SirAntoine

Banned
Banned
You can have a sorcerer without a draconic or wild origin. The problem you're describing is this:

1) they didn't launch the game with an origin that fits your homebrewed world, and

2) you can't have a sorcerer without an origin unless you want to be underpowered compared to other characters

Both of these problems can be fixed by creating your own origin or reflavoring an existing one, but those fixes do require one to put in some work.

It is more concentrated, but with some work any class can bring out the flavor you want. Don't be reluctant to change anything you wish, literally.
 

It's very easy to reflavor a lot of these classes and abilities to fit in with a homebrew setting. I don't think it's necessarily that much of a problem.

Now, it might be with subclasses to come later, depending.
 

Li Shenron

Legend
I also find the subclasses a little specific, particularly the sorcerer. I wish every class had a "generic" subclass, like the champion fighter.

I think the OP indeed has a very good point about this. Some classes could have definitely benefitted from a more 'generic' subclass.

Sorcerer: the draconic subclass is mostly the same concept as the original 3e sorcerer, but while the 3e class did not have any distintively 'dragon-flavored' features, the 5e has, which makes the concept more difficult to ignore. The wild mage as a concept could be generic enough, but the mechanic associated to it is definitely not.

Wizard: there is no generalist, but in this case IMO it's not a big deal since your choice of spells is what really makes you a specialist. You can choose several among the subclasses and still end up with a pretty generalist.

Rogue: I suspect that most people will instinctively say that Thief is generic enough, but it isn't. For me the quintessential Rogue character is Indiana Jones, who definitely is not a Thief and neither an Assassin! The Rogue is missing a generic subclass more than any other class.

Cleric: in this case perhaps the clerics of Life, Light and War could all be close enough to 'generic', particularly the Life Cleric which is in fact the one included in Basic.

Barbarian: the Berserker is only built around maximizing the usability of Rage, which is anyway the defining feature of all D&D barbarians, so IMO this subclass is generic enough.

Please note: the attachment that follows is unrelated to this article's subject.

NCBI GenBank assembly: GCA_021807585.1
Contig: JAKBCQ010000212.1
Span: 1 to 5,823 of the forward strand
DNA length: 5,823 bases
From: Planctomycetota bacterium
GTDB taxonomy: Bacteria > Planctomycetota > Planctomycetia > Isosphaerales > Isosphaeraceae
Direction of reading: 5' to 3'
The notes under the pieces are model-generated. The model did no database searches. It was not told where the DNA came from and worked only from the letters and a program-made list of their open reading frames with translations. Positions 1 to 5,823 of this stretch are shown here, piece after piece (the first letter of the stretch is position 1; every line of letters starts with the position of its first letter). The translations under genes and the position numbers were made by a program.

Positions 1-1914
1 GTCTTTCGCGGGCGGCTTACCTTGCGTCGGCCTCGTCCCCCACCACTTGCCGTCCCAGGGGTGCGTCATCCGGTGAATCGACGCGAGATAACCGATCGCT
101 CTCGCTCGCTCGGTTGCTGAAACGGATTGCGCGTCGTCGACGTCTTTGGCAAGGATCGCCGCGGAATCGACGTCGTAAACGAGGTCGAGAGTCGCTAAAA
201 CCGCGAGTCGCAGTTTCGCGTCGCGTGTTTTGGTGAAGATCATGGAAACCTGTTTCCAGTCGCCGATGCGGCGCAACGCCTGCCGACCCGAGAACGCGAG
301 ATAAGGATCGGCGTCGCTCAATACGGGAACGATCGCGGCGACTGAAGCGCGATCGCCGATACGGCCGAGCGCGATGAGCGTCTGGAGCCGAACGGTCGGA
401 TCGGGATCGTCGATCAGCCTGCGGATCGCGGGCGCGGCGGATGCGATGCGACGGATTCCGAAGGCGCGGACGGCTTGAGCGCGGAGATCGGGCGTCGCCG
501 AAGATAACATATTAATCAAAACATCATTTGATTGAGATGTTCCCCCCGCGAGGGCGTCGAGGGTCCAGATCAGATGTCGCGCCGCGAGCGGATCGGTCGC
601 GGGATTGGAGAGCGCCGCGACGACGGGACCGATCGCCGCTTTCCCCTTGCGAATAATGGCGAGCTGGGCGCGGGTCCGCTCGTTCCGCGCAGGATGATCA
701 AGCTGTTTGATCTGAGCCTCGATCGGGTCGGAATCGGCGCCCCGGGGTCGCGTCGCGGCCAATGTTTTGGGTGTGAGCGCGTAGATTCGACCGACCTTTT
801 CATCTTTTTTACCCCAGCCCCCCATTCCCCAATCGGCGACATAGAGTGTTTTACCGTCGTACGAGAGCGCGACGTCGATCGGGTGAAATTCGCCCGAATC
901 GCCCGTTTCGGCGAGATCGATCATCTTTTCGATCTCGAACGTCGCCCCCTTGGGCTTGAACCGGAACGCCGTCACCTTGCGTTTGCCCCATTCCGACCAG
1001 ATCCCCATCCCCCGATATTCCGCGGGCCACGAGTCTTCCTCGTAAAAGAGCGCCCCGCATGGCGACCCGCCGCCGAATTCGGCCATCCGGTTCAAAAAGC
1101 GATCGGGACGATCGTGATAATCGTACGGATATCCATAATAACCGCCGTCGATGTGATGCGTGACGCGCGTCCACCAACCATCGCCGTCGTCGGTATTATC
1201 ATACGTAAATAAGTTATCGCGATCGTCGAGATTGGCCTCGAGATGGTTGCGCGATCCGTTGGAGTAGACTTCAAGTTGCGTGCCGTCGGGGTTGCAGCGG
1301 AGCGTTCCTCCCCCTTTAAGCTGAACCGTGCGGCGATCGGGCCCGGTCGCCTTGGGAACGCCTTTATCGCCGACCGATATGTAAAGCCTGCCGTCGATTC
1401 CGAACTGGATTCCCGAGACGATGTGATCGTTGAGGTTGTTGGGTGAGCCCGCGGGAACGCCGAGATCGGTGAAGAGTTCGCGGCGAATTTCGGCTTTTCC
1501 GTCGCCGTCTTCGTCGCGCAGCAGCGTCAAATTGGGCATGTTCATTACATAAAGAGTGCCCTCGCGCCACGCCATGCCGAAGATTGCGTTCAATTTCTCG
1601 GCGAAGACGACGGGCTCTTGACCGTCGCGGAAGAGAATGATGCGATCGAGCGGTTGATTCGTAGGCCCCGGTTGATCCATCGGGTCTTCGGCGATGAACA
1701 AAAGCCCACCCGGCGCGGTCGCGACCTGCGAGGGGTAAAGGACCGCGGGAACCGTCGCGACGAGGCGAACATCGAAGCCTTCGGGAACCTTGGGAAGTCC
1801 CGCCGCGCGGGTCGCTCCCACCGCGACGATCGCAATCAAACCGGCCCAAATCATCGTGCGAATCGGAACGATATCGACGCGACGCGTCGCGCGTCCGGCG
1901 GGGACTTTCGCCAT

Fighter: clearly the Champion is very generic.

IMO there is also a mechanical problem related to this: they have been saying all through the playtest that they wanted to use subclasses to also control complexity, so that every class would have at least one 'low-complexity' subclass. Then they designed the Warrior/Champion, and it worked great. Then it was all about pattin' each others' back about how good the idea was, and how well the implementation worked... and they totally forgot they had 11 more classes to do the same work about! I now expect than in a few years they will publish a '5e essentials' to fix this problem.
 

MoonSong

Rules-lawyering drama queen but not a munchkin
Hi folks. I've been going through some old notes from D&D campaign worlds I created years ago when I was playing more regularly, and thinking about using one of them for my first 5th edition campaign. One thing that struck me when looking at the twists and variants on regular races/classes I created for my world is that it seems like in 5th edition the classes are a lot less generic and mostly come heavily pre-loaded with flavour. Which can cause a real problem when you're trying to play in a original world that you have created.

For example, in one campaign world I created for 3rd edition, dwarves all belonged to a particular tribe that practised tattoo magic. They would tattoo themselves with runes, using an arcane substance that leeched into their blood and granted them the ability to cast spells. So in 3rd edition terms, they were Sorcerers. The magic was innate and in their blood, and the Sorcerer class was generic enough that this worked well. But now in 5th edition, Sorcerers have to choose between a draconic or wild magic origin. Neither of these fit my original idea, and looking at the other arcane classes, they don't either. The wizard uses a spellbook and has traditions. The warlock gets their power from an otherworldly source.